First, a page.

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A campus to bring community services together to form a coherent network of care – The Queenstown experiment

Authors:

Serene Wong ,

Alexandra Hospital, SG
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Grace Chiang,

Alexandra Hospital, SG
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See Meng Khoo

Alexandra Hospital, SG
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Abstract

In Singapore, a broad range of healthcare services are provided by multiple healthcare providers, government agencies and volunteer welfare organizations to support the care of patients in the community after their discharge from the hospital. These services, though comprehensive, operate in silos and are often reactive and piecemeal resulting in a chaotic support system which is difficult for patients to navigate.  

This in turn leads to care that is fragmented and incoherent. It is conceivable that the solution is not to create more services but to strengthen the complex relationships between these services to construct a seamless, complementary and integrated network of care which is able to support the patient in the community with the simplicity of a single touchpoint.

We describe here our strategy to use a campus, built for the community, as a catalyst for integration of health and social care beyond the confines of the hospital.

Methods: In June 2018, Alexandra Hospital became the first Integrated General Hospital in Singapore; the mission - to become a health-empowering campus which delivers holistic care across the care continuum.

As part of our strategy, we first started by mapping existing services in the community to sketch a landscape of the support services. A comprehensive and coherent network of care, together with an implementation framework, was then constructed based on our understanding of the needs of the community.

Next, we shared this framework, exchanged ideas and refined our strategy through multiple engagement sessions with key stakeholders of Queenstown, including community leaders, primary care physicians and social service providers.

The key areas in the framework include forming a Community Strategy Workgroup, developing satellite hubs, setting up home-based care teams, designing training programmes to enhance community partner capabilities to meet care demands with a focus on end-of-life care in the community and nursing homes, promoting shared care with primary care and the use of telehealth.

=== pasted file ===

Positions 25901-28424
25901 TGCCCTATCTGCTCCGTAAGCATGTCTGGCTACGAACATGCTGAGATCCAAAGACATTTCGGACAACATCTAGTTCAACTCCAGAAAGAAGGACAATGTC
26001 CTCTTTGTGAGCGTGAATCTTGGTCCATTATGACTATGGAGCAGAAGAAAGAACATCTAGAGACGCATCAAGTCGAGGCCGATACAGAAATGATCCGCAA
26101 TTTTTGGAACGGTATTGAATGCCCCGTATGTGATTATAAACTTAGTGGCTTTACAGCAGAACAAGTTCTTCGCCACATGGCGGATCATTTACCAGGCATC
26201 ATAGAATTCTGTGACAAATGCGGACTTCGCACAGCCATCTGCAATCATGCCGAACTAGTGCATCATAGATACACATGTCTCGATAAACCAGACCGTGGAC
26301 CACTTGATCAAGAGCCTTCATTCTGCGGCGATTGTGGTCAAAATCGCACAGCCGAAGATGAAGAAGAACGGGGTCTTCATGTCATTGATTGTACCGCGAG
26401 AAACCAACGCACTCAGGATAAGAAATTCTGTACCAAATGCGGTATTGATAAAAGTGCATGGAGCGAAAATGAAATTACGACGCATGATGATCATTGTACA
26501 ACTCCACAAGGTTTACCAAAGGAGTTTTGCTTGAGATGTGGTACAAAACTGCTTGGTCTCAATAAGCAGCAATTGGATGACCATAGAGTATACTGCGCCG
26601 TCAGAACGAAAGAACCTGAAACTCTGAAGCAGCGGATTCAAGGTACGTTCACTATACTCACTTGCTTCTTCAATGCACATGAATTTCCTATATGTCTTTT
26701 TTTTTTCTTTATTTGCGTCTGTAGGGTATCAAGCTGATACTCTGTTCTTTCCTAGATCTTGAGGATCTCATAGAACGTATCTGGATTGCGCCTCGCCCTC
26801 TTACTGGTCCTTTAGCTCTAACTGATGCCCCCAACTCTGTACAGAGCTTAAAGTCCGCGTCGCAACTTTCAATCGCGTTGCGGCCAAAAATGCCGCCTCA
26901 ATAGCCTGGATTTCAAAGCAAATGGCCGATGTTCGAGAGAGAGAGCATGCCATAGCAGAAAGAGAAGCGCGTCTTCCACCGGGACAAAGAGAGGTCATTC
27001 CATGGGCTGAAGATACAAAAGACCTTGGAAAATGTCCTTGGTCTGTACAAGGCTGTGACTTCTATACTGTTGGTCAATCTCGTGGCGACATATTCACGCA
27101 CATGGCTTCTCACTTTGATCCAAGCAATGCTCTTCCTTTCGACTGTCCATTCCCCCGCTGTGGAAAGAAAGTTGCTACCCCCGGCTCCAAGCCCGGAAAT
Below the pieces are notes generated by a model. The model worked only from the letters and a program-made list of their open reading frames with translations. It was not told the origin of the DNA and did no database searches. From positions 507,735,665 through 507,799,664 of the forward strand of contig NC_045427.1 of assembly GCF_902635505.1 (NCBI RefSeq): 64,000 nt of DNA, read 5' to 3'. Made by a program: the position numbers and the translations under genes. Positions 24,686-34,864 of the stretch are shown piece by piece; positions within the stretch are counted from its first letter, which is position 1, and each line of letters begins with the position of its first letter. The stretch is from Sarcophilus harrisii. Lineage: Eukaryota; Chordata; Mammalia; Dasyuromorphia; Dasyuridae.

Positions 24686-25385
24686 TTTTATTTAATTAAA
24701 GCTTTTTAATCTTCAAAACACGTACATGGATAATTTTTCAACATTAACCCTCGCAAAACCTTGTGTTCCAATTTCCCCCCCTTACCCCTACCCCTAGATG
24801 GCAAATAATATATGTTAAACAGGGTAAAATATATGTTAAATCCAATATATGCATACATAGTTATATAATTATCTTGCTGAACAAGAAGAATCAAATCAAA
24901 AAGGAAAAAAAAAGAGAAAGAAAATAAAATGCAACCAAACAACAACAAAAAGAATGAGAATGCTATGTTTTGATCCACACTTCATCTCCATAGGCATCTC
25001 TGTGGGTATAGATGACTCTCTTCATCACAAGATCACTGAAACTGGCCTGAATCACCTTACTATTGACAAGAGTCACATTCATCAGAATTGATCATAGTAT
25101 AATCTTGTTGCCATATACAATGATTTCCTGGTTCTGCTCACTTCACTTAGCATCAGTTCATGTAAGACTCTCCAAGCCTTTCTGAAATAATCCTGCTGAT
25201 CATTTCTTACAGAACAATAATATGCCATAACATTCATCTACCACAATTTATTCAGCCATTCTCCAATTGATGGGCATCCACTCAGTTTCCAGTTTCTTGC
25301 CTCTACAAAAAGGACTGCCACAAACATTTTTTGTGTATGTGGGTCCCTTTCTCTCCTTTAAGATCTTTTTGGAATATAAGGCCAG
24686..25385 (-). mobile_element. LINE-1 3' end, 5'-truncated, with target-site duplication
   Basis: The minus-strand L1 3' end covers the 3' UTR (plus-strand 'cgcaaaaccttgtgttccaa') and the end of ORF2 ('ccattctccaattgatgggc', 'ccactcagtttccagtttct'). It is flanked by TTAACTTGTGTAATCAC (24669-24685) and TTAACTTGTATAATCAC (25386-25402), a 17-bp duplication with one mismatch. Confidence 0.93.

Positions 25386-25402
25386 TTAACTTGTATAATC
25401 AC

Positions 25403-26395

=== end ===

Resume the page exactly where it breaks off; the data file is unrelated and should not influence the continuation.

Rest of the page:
Concurrently, care managers, community case workers, community nurses and the patients’ primary physicians come together to form the One Care Team, which serves as the single touchpoint to help patients navigate this network of care.

Results: The strengths of this model are manifold. Firstly, the identification of the care team ensures ownership of the patient’s care and a handover between providers. Secondly, by establishing a close working relationship with our community partners, we have taken a collaborative approach to managing the health and social needs of the patients holistically. Thirdly, this common platform allows a review of the patient’s care goals, ensuring a consistent care plan across care settings.

Conclusion and lessons: A strategy based on strengthening relationships between hospital and community partners to create a complementary and comprehensive community of care, which is delivered with the simplicity of One Care Team, can help achieve health and social integration in an otherwise fragmented system.

Future plans: This plan is in its pilot stage. We will continue to collect data, monitor patient outcomes and refine our strategy to improve its applicability across the country.

  

How to Cite: Wong S, Chiang G, Meng Khoo S. A campus to bring community services together to form a coherent network of care – The Queenstown experiment. International Journal of Integrated Care. 2019;19(4):551. DOI: http://doi.org/10.5334/ijic.s3551
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Published on 08 Aug 2019.

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